Spring flowers – Leica M9 – A lesson

My wife and I made the half-hour trip to a nearby park to stretch our legs a bit and enjoy some nice spring weather. It was nice getting away from our neighborhood (which isn’t so nice) to a pleasant place to walk around. Oglebay Park is situated in Wheeling, West Virginia and covers quite a few acres. Since they usually have some nice plantings of spring flowers, I also wanted to stretch my camera muscles. They were a little stiff from the blah winter. We visited the park on two different days, about a week apart.

We arrived the first day a little past mid-day. I know, not the ideal photo time, but it was mostly cloudy and I thought I could take advantage of the soft light when the clouds covered the sun. Besides, this being our first trip there this year, I wasn’t sure what to expect. So it was more of a reconnaissance mission. It was a weekday so the park wasn’t too busy but, being just after Easter, there were a few families milling about.

Though I had brought my Leica and Fujifilm gear I was more interested with what I could shoot with my M9. I knew that the Fujifilm X-T3 would be capable of any photo I had in my head but I really wanted to see how I would shoot flowers with the Leica. I couldn’t shoot too close due to the rangefinders limitations and I couldn’t shoot with too much telephoto compression as the longest lens I have is a 90mm Elmarit.

I shot a few photos that first day, mostly variations on the same theme. These are my favorites from that day. Both taken with the Elmarit-M 90.

Leica M9, Elmarit-M 90mm
Leica M9, Elmarit-M 90mm

Okay. At least the colors are pleasant even though the photos are kind of straightforward. The Elmarit 90 performed well and I was amazed at how easily I was able to focus with the rangefinder among all of the repeating patterns. I know I can focus the rangefinder pretty quick normally but sometimes repeating patterns of similar items can trip you up – you think you have one flower in focus but it ends up being the one in front of it, resulting in a blurry pic. I had to chimp a few times at first but gradually grew more confident as the day progressed.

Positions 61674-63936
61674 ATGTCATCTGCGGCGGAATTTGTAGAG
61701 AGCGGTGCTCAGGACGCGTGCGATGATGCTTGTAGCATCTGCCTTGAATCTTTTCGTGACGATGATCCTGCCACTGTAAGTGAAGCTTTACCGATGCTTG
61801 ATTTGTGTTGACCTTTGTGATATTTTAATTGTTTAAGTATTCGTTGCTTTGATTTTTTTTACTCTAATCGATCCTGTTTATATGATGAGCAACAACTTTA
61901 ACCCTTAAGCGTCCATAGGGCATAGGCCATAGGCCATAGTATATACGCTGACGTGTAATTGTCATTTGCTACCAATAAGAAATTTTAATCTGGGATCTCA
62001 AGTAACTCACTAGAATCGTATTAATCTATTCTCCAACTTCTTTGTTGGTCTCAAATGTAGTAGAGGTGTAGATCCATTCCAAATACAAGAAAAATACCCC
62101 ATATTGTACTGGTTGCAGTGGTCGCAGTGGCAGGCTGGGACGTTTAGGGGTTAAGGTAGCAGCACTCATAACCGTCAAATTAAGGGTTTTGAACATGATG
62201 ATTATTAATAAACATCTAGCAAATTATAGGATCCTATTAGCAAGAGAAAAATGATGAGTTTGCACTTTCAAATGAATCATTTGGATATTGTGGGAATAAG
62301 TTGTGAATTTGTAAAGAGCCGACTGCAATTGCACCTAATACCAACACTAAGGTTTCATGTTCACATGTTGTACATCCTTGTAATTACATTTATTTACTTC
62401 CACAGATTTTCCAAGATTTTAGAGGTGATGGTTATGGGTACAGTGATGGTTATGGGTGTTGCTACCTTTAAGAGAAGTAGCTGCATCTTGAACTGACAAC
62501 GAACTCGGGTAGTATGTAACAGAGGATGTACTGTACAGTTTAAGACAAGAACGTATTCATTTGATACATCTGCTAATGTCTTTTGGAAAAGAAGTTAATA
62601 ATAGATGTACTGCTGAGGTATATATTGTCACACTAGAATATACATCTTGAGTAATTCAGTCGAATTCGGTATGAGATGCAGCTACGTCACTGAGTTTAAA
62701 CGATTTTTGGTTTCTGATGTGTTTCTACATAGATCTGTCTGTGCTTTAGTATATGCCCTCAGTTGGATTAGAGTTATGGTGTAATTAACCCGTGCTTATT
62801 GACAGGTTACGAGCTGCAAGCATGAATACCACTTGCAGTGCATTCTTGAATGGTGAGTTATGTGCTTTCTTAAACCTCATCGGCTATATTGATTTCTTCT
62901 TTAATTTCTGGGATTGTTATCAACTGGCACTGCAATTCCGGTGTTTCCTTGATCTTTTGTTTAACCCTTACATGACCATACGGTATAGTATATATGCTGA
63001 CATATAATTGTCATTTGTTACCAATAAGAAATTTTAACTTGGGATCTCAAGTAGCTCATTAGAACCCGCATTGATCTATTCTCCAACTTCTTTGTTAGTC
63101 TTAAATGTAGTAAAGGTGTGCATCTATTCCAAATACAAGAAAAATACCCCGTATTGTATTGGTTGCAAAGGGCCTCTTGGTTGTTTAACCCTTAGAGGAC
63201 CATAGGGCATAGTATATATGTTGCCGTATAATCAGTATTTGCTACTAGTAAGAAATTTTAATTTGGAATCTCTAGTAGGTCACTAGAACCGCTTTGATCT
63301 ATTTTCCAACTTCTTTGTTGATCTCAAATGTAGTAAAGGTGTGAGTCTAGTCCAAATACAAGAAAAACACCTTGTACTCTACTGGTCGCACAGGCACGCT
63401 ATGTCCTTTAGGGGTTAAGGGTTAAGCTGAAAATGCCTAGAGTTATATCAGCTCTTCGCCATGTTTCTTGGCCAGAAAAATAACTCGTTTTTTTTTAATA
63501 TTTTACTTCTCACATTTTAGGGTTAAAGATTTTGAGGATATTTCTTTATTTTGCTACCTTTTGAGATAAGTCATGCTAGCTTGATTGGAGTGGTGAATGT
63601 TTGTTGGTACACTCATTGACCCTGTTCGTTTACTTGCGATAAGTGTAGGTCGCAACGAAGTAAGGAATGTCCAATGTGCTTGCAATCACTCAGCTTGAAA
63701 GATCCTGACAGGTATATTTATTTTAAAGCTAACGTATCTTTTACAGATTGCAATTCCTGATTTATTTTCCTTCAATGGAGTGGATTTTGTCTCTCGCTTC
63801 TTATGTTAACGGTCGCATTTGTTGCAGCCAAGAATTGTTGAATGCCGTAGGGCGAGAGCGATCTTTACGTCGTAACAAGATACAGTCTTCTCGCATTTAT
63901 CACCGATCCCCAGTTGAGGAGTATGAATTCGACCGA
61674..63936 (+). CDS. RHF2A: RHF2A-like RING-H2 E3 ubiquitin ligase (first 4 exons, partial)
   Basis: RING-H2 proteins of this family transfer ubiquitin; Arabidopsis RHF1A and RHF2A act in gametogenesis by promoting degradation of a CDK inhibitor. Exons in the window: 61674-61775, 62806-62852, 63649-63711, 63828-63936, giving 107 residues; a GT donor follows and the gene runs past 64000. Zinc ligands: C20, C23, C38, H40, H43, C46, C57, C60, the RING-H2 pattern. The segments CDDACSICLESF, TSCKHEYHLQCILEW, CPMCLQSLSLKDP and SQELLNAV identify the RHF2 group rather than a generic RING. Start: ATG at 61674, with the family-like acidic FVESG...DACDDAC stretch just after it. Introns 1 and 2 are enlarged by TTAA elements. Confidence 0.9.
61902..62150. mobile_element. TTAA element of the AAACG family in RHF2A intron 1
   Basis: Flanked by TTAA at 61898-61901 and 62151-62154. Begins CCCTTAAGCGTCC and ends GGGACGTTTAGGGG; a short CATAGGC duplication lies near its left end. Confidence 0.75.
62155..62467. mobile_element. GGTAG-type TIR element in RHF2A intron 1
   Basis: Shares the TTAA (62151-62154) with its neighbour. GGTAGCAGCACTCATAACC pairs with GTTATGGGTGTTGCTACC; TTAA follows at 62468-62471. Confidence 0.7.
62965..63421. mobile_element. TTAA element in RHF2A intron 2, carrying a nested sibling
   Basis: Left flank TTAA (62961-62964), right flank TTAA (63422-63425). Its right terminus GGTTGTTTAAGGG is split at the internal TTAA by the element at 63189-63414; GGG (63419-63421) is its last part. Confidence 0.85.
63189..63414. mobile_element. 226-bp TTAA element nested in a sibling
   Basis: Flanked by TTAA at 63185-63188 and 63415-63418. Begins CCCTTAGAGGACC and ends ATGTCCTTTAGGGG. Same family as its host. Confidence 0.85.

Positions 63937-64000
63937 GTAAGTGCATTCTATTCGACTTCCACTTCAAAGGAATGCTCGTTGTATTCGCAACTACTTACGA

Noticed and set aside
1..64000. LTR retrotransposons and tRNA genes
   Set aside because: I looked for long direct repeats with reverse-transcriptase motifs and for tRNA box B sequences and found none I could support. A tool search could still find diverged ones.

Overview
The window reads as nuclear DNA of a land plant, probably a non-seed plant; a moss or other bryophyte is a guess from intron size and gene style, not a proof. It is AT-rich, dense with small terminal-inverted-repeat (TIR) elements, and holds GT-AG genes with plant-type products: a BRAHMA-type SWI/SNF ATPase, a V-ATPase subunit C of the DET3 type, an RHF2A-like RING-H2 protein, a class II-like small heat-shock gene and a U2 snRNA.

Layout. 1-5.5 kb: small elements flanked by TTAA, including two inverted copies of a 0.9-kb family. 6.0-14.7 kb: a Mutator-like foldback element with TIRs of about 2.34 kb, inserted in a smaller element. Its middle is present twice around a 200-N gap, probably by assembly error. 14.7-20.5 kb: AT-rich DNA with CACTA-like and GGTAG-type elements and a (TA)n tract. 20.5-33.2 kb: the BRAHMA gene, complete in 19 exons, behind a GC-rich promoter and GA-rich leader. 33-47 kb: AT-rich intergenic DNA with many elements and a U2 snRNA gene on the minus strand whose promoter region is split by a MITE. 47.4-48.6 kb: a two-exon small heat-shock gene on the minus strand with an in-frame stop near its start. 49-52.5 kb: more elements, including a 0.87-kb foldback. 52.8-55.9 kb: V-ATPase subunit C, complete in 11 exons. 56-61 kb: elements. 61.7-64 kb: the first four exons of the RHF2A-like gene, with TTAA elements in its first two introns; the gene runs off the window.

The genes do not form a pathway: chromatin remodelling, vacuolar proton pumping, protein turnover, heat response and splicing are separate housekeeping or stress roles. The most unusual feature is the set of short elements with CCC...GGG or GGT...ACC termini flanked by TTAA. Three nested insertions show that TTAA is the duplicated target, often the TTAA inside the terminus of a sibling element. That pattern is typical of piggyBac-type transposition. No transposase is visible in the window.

On the second trip we arrived a bit later in the afternoon. It was mostly sunny but with the sun lower in the horizon I knew the light would be good. Even more tulips had bloomed (some past) since our last visit and the warm sunlight really enhanced the color display. This time I tried for total color emphasis and saturation and, wow, did the photos turn out saturated. One can argue a bit too saturated. I really didn’t enhance these colors too much in post processing. In fact I even tried to tame the reds a bit.

Leica M9, Elmarit-M 28mm ASPH
Leica M9, Elmarit-M 90mm
Leica M9, Elmarit-M 28mm ASPH

The colors certainly grabbed my attention but it was time to move on. After walking around and simply enjoying the beautiful day we stopped by the parks lake on the way out. They added some swan pedal boats this year (or maybe some time last year) to replace their older pedal boats. I thought I would take a photo as the bright white boats just seemed to glow in the sunlight. I took a few photos but I went against my usual shooting rules. I had left the camera set with negative exposure compensation while shooting the flowers and forgot to reset the meter. Plus I didn’t take into account the bright white boats when metering the scene. Maybe I was just crazy from actually being out and about on a nice day. Regardless, the images ended up well under-exposed. I popped the exposure up in Lightroom, and they don’t look to bad at first, but the even blue sky looks pretty bad on close inspection. My bad. I should have known better.

Leica M9, Elmarit 28mm ASPH

The tree photo I took after the boats photo looks a little better, but it too was needlessly under-exposed.

My lesson for the day:

-Know your camera settings

-Reset the camera before putting it back in the bag

-STOP and THINK about metering

These aren’t breaking news photos where I didn’t have time to think. I should have slowed down.

Leica M9, Elmarit-M 28mm ASPH
Leica M9, Elmarit-M 28mm ASPH

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